The city slowly gave way to the bayou. It was a type of wilderness that was new to me. My nature was misty mountains covered in snowy evergreens, not tall trees covered in vines growing out of the still waters of the mosquito-ridden bayou. Not even two days in this new city, and it’s like I’m part of a completely different world.
“When I told you I live in the bayou, I meant I live in the bayou. Only accessible by boat.” Sani was another new experience that this relocation had brought me. A skinwalker was not necessarily within my natural wheelhouse of interest, but he sounded desperate. Besides, his word-of-mouth reviews of my help could be what I needed to get my secret business off the ground. How could I say no?
“So you’re saying I should’ve changed out of jeans,” I said flatly.
“You won’t get wet. Probably.” As uneasy as this strange man had made me when we first met, he was slowly growing on me, due in no small part to his sense of humor. “Are shamans common in your family?”
Why is this guy so damn curious about my family? “We’re from a line, but it supposedly skips a generation. We’ve also kinda kept it on the DL when dealing with outsiders.”
“You remind me of the shaman I mentioned earlier. Aki.” Yeah, he had mentioned the name my family insisted on passing down through the generations. My mom is the last living member with the name. “You look just like her.”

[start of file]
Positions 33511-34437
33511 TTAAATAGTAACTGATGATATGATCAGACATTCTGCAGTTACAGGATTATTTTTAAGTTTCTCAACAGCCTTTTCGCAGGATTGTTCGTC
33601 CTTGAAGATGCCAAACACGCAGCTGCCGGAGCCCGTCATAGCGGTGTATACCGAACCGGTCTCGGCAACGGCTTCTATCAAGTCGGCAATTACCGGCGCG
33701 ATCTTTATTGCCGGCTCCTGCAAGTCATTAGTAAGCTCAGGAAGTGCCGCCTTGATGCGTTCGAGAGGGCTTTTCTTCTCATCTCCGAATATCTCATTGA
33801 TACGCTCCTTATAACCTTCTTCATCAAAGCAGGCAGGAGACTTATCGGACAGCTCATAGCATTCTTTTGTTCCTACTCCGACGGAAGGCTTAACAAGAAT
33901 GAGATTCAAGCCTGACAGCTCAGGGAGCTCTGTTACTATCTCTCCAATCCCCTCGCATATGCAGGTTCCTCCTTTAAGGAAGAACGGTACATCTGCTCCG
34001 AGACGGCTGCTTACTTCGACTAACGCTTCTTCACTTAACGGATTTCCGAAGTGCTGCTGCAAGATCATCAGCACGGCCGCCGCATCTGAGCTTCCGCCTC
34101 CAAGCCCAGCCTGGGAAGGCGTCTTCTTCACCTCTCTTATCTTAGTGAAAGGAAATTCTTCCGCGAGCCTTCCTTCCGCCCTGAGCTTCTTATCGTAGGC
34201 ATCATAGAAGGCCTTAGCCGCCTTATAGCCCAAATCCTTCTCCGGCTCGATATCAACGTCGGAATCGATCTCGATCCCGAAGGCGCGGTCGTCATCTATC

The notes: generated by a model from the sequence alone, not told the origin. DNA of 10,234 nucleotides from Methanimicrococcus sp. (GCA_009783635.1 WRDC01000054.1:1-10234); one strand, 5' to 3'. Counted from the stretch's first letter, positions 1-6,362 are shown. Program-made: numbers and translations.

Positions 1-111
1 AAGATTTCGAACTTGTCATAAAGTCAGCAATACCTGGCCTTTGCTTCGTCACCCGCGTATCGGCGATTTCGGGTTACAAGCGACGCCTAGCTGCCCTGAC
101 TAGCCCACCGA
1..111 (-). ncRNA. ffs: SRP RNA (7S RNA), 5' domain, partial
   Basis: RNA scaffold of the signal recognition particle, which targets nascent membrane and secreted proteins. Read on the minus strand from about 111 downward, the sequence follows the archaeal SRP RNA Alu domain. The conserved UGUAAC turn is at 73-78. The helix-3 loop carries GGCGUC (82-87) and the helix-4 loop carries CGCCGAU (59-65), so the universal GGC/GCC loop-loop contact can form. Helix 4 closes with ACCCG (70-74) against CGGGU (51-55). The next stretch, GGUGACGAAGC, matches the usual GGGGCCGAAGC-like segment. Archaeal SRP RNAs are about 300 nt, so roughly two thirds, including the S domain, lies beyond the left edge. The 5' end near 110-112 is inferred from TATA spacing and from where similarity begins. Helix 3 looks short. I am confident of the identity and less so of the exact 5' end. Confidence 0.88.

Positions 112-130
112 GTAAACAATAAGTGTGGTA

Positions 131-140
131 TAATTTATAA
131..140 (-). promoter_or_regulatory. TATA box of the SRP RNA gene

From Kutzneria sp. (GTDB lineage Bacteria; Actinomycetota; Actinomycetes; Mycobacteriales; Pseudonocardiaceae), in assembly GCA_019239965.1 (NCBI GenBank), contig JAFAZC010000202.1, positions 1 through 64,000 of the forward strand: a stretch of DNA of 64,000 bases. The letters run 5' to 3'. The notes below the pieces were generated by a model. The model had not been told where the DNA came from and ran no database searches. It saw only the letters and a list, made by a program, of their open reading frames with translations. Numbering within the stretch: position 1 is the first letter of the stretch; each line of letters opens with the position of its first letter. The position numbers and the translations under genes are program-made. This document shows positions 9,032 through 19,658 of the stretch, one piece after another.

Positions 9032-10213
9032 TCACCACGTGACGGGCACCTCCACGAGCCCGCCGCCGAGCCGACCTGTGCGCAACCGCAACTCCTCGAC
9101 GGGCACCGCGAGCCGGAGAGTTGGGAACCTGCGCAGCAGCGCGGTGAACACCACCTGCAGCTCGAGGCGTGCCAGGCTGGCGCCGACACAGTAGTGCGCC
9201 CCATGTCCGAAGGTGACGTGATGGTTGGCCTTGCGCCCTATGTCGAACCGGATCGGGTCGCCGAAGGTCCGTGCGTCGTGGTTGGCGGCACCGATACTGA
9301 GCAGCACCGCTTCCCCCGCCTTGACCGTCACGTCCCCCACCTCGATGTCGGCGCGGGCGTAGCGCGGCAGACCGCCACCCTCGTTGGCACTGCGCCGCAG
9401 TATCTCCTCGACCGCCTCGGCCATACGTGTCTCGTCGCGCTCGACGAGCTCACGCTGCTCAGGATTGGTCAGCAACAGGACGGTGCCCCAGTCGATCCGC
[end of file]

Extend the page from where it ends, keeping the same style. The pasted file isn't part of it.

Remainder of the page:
I had suspicions about who he might’ve been talking about from the moment he mentioned the name Aki. I thought about not telling him. My family had instilled protective guardedness into me since birth. The idea of breaking that, even now, was still anxiety-inducing. So what was it about this guy that was breaking my walls down so quickly? “Might’ve been my grandmother. Or great-grandmother. My mom’s also named Aki, but not a shaman herself.”
From the corner of my eye, I could see Sani rubbing his chin. “It was about a hundred years ago. Maybe your great-grandmother. Did you ever meet her?”
Here we go. “That’s a complicated question. She died holding me for the first time after I was born.”
I didn’t have to look at Sani to know that his eyes were bulging out of his head. Everyone who heard this about my great-grandmother had the same reaction. “You act just like her. Almost like your souls are connected.”
“Now you’re sounding like my mom.”
“Take it as a compliment. Aki was an amazing woman.”
“So they tell me.”
The conversation fizzled out, settling into silence. I was quietly thankful for it. I didn’t want to keep revealing my family’s secrets, even if this guy knew my family. “Take the next right, and we’ll be at the boat landing.”
I followed his directions and took the next right, a rickety old dock greeting us. Anchored to the dock was a longboat with ANIMAL painted on the side in red paint. The boat could probably fit up to twelve people. Mounted on the back of the boat was the biggest fan I think I’d ever seen in my life. That thing’s gonna cause a tornado.
I killed my truck’s engine and stepped out, grabbing my supplies from the bed. “I guess today is gonna be full of new experiences.”
Sani found my statement amusing. The smile he had while we were walking towards the boat was reminiscent of the cat who ate the canary. “You never come to the bayou without experiencing a few new things.” He started untying the boat from the dock while I stood by awkwardly. We’d done some trips to the lakes and the rivers back home, but even then, I never strayed too far from the shoreline. This was definitely out of my comfort zone.
With only one rope left to anchor the boat to the dock, Sani approached me and offered his hand. “Take my hand and jump.”